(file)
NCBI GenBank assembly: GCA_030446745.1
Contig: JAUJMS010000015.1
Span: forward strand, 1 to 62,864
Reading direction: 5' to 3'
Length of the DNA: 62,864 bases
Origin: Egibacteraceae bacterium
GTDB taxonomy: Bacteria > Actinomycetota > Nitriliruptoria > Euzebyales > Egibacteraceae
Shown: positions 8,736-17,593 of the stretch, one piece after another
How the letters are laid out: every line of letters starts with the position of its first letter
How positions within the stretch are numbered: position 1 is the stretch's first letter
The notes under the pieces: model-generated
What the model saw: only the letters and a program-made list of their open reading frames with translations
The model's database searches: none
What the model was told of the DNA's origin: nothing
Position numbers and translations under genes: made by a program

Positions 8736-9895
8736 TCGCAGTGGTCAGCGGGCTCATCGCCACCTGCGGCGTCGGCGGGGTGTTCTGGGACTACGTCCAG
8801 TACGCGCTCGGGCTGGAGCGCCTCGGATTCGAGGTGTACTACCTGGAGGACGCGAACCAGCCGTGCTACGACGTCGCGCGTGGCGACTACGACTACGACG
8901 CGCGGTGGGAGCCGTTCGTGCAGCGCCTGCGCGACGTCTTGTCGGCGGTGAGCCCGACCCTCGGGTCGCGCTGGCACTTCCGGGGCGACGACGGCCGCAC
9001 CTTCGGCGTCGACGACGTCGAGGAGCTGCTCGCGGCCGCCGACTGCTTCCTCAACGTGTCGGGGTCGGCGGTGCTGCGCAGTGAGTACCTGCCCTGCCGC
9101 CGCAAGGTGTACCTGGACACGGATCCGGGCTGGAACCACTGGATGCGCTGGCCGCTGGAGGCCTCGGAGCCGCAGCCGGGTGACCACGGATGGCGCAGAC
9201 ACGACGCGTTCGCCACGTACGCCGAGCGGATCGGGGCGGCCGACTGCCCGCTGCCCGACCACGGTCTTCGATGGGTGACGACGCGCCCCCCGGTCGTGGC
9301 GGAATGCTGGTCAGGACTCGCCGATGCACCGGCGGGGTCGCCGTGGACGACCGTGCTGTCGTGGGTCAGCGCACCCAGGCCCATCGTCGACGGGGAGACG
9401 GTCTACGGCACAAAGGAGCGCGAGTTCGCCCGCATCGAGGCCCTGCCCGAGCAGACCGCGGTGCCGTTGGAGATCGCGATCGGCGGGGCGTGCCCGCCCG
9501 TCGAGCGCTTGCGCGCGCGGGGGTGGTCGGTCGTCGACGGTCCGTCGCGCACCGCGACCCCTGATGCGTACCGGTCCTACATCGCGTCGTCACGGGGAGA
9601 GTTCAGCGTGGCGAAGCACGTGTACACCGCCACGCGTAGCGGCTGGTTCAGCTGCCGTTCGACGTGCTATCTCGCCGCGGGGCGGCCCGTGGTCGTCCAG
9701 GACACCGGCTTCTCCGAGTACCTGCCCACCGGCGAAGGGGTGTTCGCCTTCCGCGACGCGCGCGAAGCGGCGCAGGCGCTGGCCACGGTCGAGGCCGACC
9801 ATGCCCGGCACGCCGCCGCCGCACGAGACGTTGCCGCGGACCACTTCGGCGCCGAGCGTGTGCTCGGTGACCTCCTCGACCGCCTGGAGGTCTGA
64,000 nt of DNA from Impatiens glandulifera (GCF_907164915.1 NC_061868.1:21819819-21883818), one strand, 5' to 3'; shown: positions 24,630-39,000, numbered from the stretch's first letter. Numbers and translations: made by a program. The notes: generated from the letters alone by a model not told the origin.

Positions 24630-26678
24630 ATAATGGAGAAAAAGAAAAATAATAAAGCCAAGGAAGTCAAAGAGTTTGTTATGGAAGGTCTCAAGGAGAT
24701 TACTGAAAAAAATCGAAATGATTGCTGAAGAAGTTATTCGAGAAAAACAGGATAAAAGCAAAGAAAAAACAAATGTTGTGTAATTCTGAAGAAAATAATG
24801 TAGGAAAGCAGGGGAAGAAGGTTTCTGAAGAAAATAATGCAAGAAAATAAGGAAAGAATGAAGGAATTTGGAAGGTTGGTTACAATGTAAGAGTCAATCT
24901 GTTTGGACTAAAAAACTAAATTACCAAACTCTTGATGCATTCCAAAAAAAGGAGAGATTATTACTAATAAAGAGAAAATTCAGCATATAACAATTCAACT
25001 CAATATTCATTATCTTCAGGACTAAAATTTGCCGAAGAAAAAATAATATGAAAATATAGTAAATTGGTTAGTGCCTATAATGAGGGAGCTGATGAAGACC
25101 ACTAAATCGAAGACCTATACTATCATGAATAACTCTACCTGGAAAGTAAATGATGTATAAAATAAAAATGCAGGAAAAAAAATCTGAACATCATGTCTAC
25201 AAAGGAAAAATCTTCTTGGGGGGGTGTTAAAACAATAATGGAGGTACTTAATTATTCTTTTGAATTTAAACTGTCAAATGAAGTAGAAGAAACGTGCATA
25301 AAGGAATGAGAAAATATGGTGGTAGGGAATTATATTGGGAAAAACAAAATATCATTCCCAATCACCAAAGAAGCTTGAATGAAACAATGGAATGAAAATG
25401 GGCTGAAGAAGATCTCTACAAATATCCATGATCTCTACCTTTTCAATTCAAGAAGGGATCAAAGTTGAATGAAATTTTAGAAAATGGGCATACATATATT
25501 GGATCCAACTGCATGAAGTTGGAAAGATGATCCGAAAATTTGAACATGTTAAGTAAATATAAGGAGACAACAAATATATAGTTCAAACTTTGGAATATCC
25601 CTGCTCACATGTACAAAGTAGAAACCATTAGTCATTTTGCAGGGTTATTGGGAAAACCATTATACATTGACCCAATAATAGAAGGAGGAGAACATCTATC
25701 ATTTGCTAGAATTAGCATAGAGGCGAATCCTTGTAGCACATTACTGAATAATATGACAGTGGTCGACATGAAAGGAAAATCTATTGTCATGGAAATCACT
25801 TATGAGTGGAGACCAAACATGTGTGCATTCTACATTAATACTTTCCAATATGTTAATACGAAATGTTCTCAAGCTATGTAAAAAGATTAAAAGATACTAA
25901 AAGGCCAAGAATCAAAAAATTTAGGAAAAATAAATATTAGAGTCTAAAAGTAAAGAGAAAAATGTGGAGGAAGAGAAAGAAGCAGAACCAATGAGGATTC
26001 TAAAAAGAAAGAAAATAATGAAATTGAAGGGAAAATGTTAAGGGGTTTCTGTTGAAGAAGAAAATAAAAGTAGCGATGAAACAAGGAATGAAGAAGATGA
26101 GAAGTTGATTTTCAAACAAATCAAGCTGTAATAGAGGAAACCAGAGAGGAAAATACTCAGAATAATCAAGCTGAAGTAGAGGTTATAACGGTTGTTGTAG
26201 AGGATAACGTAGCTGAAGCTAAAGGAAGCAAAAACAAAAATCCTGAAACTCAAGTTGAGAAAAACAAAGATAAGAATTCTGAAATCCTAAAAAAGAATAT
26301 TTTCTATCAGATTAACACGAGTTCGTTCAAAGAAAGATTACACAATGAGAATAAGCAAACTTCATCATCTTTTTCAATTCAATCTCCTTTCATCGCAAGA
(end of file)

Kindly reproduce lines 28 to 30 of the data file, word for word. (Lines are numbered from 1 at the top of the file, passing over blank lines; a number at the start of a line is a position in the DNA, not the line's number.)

9801 ATGCCCGGCACGCCGCCGCCGCACGAGACGTTGCCGCGGACCACTTCGGCGCCGAGCGTGTGCTCGGTGACCTCCTCGACCGCCTGGAGGTCTGA
64,000 nt of DNA from Impatiens glandulifera (GCF_907164915.1 NC_061868.1:21819819-21883818), one strand, 5' to 3'; shown: positions 24,630-39,000, numbered from the stretch's first letter. Numbers and translations: made by a program. The notes: generated from the letters alone by a model not told the origin.

Positions 24630-26678